How do I check the water level sensor. When I put a load in the washer, the water level is getting lower and lower.
The water pressure level switch is a pressure activated switch that is used to determine the correct water level in the tub. This part is normally located behind the control panel and will have a hose or air dome tube that connects it to the tub. On washers that use an electronic control, this switch may be located at the sump area below the tub. As the water fills in the tub it will compress the air in the tube and push against a diaphragm inside the switch. The switch will control the water inlet valve and turn the valve off at the correct water level. If the tube has a leak, not enough pressure may be created to activate the switch and the washer may overfill. If the switch is defective it may also cause the machine to overfill. To determine if the switch is bad, you should first eliminate the air dome hose as a problem. Look for signs of cracks or worn areas on the hose. Remove the hose and submerge in water. Seal one end and blow air into the other end and look for bubbles. Check for an obstruction in the hose as well. If the air dome hose appears to be ok, then the water level switch may be defective.
You can test it with a meter and with a manual test? ( first locate it in the panel, it has a plastic clear tube hose going into it, remove that tube from its connection, now put another small tube or hose into the slot where it was and have the machine set to wash cycle with water in it. Blow into the other end of the tube.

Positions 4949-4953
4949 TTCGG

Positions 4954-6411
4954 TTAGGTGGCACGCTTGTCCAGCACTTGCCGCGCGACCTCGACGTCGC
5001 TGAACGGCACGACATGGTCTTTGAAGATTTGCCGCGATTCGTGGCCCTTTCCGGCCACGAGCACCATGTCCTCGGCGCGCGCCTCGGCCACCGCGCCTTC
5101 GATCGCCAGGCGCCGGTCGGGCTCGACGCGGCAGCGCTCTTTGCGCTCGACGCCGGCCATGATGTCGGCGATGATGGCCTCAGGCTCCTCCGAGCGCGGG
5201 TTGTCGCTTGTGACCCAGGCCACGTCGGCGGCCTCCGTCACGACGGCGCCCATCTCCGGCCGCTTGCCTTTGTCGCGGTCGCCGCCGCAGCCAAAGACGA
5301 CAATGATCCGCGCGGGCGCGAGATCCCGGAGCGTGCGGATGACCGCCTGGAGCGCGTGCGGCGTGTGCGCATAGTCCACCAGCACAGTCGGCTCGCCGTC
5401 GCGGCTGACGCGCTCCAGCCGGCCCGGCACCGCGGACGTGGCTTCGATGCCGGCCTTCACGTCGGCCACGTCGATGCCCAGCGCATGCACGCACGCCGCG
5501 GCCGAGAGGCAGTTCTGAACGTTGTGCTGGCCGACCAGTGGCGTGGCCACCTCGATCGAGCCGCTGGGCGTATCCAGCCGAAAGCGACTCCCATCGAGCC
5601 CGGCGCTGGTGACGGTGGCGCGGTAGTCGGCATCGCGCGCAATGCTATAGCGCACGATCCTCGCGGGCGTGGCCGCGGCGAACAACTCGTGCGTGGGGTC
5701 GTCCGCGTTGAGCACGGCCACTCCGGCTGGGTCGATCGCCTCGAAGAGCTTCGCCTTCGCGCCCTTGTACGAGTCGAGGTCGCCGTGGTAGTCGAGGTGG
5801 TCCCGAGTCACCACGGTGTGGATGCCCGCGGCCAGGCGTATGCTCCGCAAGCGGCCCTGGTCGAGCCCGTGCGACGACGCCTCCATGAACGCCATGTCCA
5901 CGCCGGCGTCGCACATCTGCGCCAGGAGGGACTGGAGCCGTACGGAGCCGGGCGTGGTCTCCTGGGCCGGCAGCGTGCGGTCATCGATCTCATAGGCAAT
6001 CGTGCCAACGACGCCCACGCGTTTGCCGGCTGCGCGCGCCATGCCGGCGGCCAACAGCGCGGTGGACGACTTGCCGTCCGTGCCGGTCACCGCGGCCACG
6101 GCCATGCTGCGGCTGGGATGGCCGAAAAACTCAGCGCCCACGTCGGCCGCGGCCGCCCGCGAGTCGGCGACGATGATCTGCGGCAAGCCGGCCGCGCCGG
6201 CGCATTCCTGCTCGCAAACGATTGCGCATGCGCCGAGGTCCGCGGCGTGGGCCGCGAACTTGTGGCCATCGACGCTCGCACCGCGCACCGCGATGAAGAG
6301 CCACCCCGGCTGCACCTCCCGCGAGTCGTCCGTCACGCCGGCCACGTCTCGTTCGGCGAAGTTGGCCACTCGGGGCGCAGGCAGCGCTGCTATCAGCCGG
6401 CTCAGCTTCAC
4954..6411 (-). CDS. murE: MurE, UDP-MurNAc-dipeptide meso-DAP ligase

If the machine starts to wash. the pressure switch is more than likely good
( No wash- then THE DIAPHRAGM IS BAD AND SWITCH HAS TO BE REPLACED).
The other item to check would be your water inlet valve. Check it for continuity with a multi meter it should show Ohms or a closed circuit. To test it when water is overflowing unplug the unit and see if it still overflows or continues to fill. If it stops when unplugged. Then it is not a water inlet problem but an electrical signal problem going to ur water inlet valve. Possibly from the panel or board.
Washer fills with water then drains:
The critical question is. Is the water is just running down the drain but the pump isn't running. If it is being pumped out, and you can hear the pump running just the same as when it's emptying prior to spin then it could be aborting the wash because it is, or it thinks it's overheating. ( due to defective water temperature switch)
If the pump is failing to shut off then there is something wrong with the electronics. If your washer is a mechanical timer controlled device then you may have a sticking switch (which may explain if switching cycles does something for you). But if you have an electronic timer then you may be experiencing a board failure, where a cycle is being commanded when it is not intended to by design.
If water isn't being pumped out, but just draining away all the time, the washer will keep detecting there isn't enough water inside and top up with more.
Modern washing machines should be sophisticated enough to realize something's wrong and abort with an error, but if not, it may continue washing or rinsing for a short while before losing enough water to trigger more coming in again. It can get stuck on this cycle indefinitely and it's called siphoning.
Siphoning occurs when the end of the drain hose is lower than the level of the water inside the washing machine.
Try raising the hose and see what happens.
Also the drain hose should have some type of air gap where it fits into the stand pipe. It should not have an air tight fit.
Again Either it's siphoning down the drain due to an issue with the plumbing, it's overfilling, or also if it ( THE WATER) overheats then in some machines the software will employ a fill and drain tactic to cool down the water. The important thing is to work out which of these different faults is causing the problem by careful observation.
Other switch's to check would be the water inlet valve and the water pressure switch with a multi meter for continuity or OHMS.
on Apr 04, 2015